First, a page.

Variac Rectifier 1260a

mm i iQlixx IN THIS ISSUE


Type 1261-A Power

Supply 4

Type 1260-A Variac

Rectifier 6


and various other laboratory procedures require the use of an amplifier to obtain sufficient sensitivity. The Type 814-A Amplifier has for years been a popular item in the General Radio line and has been widely used with audio-frequency bridges.

Recent developments in tubes and circuits have prompted the design of a new model, retaining all the advantages of the old, but with several distinct improvements.

The Type 1231-A Amplifier and Null Detector consists of a high-gain resistance-coupled amplifier, using the new miniature-type tubes, mounted on a shock-absorbing suspension. The maximum gain in the

Figure 1. Panel view of the Type 1231-A Amplifier and Null Detector.

middle of the audio-frequency range is approximately 90 db, and the instrument is usable over the range from 20 cycles to 100 kc.

A most important feature of the new instrument is the built-in null-indicator circuit, which is essentially a semi-logarithmic vacuum-tube voltmeter, utilizing a single multi-section tube as an a-c amplifier, diode voltmeter, and d-c amplifier, thus allowing a high degree of sensitivity. The voltage developed by the diode is applied as a gain-controlling grid bias to the preceding a-c amplifier section of the tube producing the semi-logarithmic response. No additional indicating devices are necessary, therefore, to use the new instrument as a bridge null indicator, although a pair of phones can be plugged into the output if desired.

The amplifier and null detector may also be made selective with regard to frequency by plugging in the Type 814-P Tuned Circuits. The Type 814-P2 operates at either 400 or 1000 cycles, and the Type 814-P3 at 60 cycles. Other types of tuned circuits or filters can also be used with the instrument.

The new amplifier and null detector is unusually compact and convenient to operate. Normally, the instrument is enclosed in a small walnut case, matching other General Radio equipment, and is operated from internal batteries which will have a long life because of the low current drain. It is also possible where desirable to operate the instrument from the 60-cycle lines by use of the Type 1261-A Power Supply unit. This is the same power supply that is used for operating the General Radio Sound-Level Meters and other battery instruments.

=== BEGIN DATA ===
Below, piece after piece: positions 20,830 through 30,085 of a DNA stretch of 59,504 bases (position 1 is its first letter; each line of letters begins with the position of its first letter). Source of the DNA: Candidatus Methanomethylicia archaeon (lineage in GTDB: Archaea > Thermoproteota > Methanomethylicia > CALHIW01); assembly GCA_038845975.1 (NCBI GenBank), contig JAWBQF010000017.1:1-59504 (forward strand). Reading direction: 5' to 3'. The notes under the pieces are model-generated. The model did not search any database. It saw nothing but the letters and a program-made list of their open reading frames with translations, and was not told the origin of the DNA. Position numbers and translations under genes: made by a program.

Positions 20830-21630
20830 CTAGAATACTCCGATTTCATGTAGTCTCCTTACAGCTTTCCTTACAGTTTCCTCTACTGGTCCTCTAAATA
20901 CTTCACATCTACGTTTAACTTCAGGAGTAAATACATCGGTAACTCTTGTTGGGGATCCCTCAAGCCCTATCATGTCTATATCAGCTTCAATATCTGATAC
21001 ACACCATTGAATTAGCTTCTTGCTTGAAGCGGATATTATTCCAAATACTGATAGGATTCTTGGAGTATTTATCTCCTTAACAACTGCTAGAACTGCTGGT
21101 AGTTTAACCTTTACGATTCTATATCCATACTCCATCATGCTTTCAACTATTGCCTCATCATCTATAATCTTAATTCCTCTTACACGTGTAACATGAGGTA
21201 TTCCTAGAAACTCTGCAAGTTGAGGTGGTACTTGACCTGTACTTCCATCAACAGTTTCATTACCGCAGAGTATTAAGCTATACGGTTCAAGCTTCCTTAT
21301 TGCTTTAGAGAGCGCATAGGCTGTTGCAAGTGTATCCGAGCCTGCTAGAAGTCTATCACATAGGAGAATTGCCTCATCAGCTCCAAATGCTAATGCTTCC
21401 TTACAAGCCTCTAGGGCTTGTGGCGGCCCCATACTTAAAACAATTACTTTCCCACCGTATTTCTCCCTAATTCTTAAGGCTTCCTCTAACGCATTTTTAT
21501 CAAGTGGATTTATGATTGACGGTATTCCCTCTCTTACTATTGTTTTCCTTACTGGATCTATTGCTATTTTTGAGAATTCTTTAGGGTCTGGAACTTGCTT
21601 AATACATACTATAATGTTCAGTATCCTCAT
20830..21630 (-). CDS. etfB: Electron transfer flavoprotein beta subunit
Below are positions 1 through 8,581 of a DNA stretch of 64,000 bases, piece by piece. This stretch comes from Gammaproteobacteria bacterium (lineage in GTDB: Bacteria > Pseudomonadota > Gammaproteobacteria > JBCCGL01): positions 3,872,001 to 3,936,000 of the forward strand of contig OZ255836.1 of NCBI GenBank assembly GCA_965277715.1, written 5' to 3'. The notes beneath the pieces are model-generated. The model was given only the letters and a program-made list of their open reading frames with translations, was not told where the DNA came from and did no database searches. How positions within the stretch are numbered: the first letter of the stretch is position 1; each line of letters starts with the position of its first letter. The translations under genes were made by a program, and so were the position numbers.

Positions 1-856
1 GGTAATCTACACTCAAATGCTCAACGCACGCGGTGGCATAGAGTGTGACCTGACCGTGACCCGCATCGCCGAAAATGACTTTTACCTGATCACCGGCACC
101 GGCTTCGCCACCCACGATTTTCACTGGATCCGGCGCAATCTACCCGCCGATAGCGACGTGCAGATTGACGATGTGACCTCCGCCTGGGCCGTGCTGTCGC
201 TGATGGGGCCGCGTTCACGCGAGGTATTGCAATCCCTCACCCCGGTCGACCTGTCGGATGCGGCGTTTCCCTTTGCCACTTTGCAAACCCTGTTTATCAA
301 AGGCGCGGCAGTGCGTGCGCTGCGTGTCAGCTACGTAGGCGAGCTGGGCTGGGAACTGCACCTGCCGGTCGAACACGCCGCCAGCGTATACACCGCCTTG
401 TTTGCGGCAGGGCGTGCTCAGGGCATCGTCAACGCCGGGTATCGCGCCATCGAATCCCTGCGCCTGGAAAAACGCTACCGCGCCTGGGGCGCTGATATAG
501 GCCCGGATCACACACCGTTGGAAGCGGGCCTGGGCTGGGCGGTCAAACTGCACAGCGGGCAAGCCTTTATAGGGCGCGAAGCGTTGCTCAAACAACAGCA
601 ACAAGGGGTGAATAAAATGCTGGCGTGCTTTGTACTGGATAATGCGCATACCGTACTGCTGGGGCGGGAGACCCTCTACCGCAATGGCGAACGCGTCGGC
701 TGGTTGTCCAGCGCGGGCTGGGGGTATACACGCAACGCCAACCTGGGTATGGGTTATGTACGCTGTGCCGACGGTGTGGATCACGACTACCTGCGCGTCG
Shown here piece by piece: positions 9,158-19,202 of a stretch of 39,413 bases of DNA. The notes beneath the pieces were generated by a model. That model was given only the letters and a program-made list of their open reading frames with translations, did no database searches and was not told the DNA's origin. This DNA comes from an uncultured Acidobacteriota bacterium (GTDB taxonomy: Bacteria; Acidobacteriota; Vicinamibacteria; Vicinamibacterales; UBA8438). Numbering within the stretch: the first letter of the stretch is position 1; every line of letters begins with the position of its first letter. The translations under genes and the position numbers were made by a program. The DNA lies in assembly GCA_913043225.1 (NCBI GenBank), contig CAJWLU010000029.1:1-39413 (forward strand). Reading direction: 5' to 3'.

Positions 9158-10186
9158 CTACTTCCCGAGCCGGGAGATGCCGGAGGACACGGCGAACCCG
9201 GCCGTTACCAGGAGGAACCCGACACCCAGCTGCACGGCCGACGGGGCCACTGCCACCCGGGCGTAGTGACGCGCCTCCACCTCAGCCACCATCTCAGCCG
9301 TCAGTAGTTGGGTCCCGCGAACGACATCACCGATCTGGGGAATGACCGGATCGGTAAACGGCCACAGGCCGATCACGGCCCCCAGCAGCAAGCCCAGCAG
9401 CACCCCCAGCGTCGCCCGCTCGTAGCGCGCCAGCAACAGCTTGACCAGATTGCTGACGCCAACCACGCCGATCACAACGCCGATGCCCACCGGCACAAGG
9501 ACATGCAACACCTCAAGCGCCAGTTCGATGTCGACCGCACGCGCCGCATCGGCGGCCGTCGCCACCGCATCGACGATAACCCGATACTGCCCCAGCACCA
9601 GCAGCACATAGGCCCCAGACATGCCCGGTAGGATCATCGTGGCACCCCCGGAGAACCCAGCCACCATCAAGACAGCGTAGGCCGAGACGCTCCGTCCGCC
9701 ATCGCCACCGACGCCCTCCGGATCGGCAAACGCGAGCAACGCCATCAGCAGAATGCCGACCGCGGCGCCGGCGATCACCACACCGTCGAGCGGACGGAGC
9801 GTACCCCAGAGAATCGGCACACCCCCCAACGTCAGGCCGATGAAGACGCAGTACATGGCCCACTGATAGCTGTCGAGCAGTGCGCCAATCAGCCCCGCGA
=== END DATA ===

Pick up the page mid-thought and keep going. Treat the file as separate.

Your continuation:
For relay-rack mounting, a panel extension can be provided which mounts the two standard Type 814-P Filters also, thus providing a complete unit assembly.

The main gain control of the amplifier is a high-grade, wire-wound unit, which will last indefinitely with normal use. Push buttons are provided to reduce the input voltage and gain for high-level signals and for selecting operation as a straight amplifier or as a null detector with the semi-logarithmic features. Other push buttons allow checking of the battery voltage and exact setting of the null point for critical bridge measurements.

The input and output connections will take either General Radio Type 774-E Coaxial Connectors or the usual Type 274-M Plugs.

Figure 3 shows the frequency characteristics of the amplifier and complete specifications are appended to this article. The instrument was purposely designed for maximum gain in the

Figure 2. Schematic circuit diagram of the Type 1231-A Amplifier and Null Detetor.

Figure 2. Schematic circuit diagram of the Type 1231-A Amplifier and Null Detetor.

Copyright, 1946, General Radio Company, Cambridge, Mass., U. S. A.

Figure 3. Approximate gain characteristics as a function of frequency.

Figure 3. Approximate gain characteristics as a function of frequency.

important audio-frequency range, but, for operation as a bridge null detector, it will provide substantial gain well beyond this range.

It is expected that the Type 1231-A

Amplifier and Null Detector, because of its small size, high sensitivity, and general convenience, will meet a real need in most communications laboratories.

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